Anne Bradstreet

(1612 – 16 September 1672 / Northampton, England)

Author To Her Book, The

Poem by Anne Bradstreet

Thou ill-form'd offspring of my feeble brain,
Who after birth did'st by my side remain,
Till snatcht from thence by friends, less wise than true,
Who thee abroad expos'd to public view,
Made thee in rags, halting to th' press to trudge,
Where errors were not lessened (all may judge).
At thy return my blushing was not small,
My rambling brat (in print) should mother call.
I cast thee by as one unfit for light,
Thy Visage was so irksome in my sight,
Yet being mine own, at length affection would
Thy blemishes amend, if so I could.
I wash'd thy face, but more defects I saw,
And rubbing off a spot, still made a flaw.
I stretcht thy joints to make thee even feet,
Yet still thou run'st more hobbling than is meet.
In better dress to trim thee was my mind,
But nought save home-spun Cloth, i' th' house I find.
In this array, 'mongst Vulgars mayst thou roam.
In Critics' hands, beware thou dost not come,
And take thy way where yet thou art not known.
If for thy Father askt, say, thou hadst none;
And for thy Mother, she alas is poor,
Which caus'd her thus to send thee out of door.


Comments about Author To Her Book, The by Anne Bradstreet

  • Deepak Kumar Pattanayak (7/26/2020 10:56:00 PM)

    This is an autobiographical poem about the relationship between an artist and his work, a relationship often fraught with difficulty and disappointment.....brilliantly scripted......10++(Report)Reply

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  • Ruta MohapatraRuta Mohapatra (7/26/2020 8:42:00 AM)

    In this array, 'mongst Vulgars mayst thou roam.
    In Critics' hands, beware thou dost not come...…..wise advice to her creations!(Report)Reply

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  • jenyliza (7/26/2020 8:09:00 AM)

    interesting extended metaphor.

    feeble brain? obviously not. but i suppose we can excuse this as we can all hyperbole and that this is long before women's liberation.(Report)Reply

    1 person liked.
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  • Ramesh T ARamesh T A (7/26/2020 7:40:00 AM)

    Whatever it is, each book is the child of the Author! Today I have 131 children!(Report)Reply

    1 person liked.
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  • Luis Estable (7/26/2020 4:43:00 AM)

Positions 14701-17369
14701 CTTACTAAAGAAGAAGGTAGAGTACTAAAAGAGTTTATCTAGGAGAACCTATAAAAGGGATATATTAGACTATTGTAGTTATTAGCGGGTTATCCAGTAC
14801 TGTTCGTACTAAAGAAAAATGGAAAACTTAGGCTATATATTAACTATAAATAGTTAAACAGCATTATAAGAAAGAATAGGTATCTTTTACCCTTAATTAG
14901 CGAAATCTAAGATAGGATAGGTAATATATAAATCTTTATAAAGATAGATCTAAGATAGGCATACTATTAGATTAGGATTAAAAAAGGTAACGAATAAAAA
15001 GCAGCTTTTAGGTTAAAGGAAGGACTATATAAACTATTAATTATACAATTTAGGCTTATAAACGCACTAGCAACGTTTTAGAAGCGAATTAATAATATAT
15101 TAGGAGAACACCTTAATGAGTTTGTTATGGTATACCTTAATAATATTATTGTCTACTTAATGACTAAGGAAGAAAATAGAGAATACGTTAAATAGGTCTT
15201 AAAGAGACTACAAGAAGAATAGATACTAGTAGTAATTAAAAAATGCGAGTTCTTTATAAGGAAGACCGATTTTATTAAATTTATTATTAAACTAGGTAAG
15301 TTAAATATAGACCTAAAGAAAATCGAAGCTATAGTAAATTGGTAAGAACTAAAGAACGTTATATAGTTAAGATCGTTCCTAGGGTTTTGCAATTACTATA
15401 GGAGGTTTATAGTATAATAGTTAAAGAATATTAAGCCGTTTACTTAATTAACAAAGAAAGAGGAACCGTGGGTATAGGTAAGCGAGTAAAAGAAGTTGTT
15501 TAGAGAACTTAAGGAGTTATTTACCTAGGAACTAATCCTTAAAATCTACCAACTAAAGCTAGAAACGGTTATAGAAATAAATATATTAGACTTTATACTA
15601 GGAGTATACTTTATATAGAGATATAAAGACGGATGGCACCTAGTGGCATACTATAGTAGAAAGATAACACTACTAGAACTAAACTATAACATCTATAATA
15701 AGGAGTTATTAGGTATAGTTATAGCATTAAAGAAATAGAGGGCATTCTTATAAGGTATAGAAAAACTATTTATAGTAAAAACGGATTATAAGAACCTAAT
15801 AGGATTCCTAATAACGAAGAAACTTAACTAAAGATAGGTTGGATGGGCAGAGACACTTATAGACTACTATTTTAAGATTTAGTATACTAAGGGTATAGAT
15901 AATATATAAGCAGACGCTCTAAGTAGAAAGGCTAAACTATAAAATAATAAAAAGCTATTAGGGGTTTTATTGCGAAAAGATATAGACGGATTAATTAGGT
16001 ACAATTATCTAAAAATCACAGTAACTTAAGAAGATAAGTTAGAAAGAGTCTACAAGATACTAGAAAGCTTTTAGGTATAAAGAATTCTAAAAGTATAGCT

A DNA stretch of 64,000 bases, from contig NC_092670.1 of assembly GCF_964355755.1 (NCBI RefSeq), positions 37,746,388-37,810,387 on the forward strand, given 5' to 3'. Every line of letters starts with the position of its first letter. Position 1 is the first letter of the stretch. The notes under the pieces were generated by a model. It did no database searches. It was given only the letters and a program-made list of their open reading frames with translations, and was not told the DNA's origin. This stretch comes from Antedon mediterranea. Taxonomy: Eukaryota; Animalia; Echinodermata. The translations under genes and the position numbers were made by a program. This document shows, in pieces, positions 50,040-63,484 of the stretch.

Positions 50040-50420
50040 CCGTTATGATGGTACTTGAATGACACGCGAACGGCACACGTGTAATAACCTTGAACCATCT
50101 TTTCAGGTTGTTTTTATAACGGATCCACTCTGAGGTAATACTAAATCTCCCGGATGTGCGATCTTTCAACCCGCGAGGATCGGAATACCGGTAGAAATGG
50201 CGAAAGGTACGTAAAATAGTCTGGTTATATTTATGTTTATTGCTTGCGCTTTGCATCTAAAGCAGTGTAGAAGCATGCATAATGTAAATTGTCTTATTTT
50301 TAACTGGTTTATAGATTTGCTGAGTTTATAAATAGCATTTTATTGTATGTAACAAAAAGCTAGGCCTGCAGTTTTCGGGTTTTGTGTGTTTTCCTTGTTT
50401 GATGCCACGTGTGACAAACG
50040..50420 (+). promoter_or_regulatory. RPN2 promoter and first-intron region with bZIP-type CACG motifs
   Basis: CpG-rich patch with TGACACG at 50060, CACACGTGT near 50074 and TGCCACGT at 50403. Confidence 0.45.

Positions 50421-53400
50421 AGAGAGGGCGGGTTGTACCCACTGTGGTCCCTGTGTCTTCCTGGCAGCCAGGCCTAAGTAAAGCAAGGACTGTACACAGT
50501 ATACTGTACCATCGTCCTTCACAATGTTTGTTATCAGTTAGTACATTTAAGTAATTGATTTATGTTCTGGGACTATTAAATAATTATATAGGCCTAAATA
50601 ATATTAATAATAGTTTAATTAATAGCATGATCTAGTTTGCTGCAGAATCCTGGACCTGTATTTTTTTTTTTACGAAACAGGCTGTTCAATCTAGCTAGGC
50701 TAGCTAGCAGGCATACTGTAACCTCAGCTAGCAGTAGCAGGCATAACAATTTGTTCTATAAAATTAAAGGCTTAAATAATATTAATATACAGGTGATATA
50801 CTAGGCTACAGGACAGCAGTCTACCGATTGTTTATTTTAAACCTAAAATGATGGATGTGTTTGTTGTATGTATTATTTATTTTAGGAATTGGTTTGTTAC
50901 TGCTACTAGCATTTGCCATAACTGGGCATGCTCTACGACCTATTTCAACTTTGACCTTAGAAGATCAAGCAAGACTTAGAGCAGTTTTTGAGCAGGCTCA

I feel that this poem demands much commentary that I can`t give here. The language says so much that it would be foolish of me that try to explain its power in this space allowed here.(Report)Reply

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  • Mahtab BangaleeMahtab Bangalee (7/25/2019 3:59:00 AM)

    very talented poem..............////(Report)Reply

    2 person liked.
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  • Edward Kofi LouisEdward Kofi Louis (6/8/2017 1:30:00 PM)

    By my side! ! Thanks for sharing this poem with us.(Report)Reply

    1 person liked.
    3 person did not like.
  • Glen KappyGlen Kappy (6/8/2017 7:42:00 AM)

    interesting extended metaphor.

    feeble brain? obviously not. but i suppose we can excuse this as we can all hyperbole and that this is long before women's liberation.

    i wonder which poets anne considered good or great considering her estimation of her own work.

    gk(Report)Reply

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  • Rajesh ThankappanRajesh Thankappan (6/8/2017 7:05:00 AM)

    An interesting poem on writers travails.(Report)Reply

    2 person liked.
    1 person did not like.
  • Bernard F. AsuncionBernard F. Asuncion (6/8/2017 3:20:00 AM)

    In better dress...... thanks for posting......(Report)Reply

    2 person liked.
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  • Susan WilliamsSusan Williams (6/8/2017 1:19:00 AM)

    I enjoyed this a year ago and I still enjoy it today. Our novels and our poems are truly our children(Report)Reply

    12 person liked.
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  • Susan WilliamsSusan Williams (2/23/2016 2:47:00 PM)

    Loved it! We go through this very thing with the poems we write, the short stories we send off, the terror of sending off a novel. Love the comparison to a child- that lent humor as well as truth to this.(Report)Reply

    29 person liked.
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  • Janet Brown (6/10/2010 11:41:00 AM)

    Here is the true first American poet.(Report)Reply

    7 person liked.
    3 person did not like.
Read all 13 comments »




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Poem Submitted: Tuesday, December 31, 2002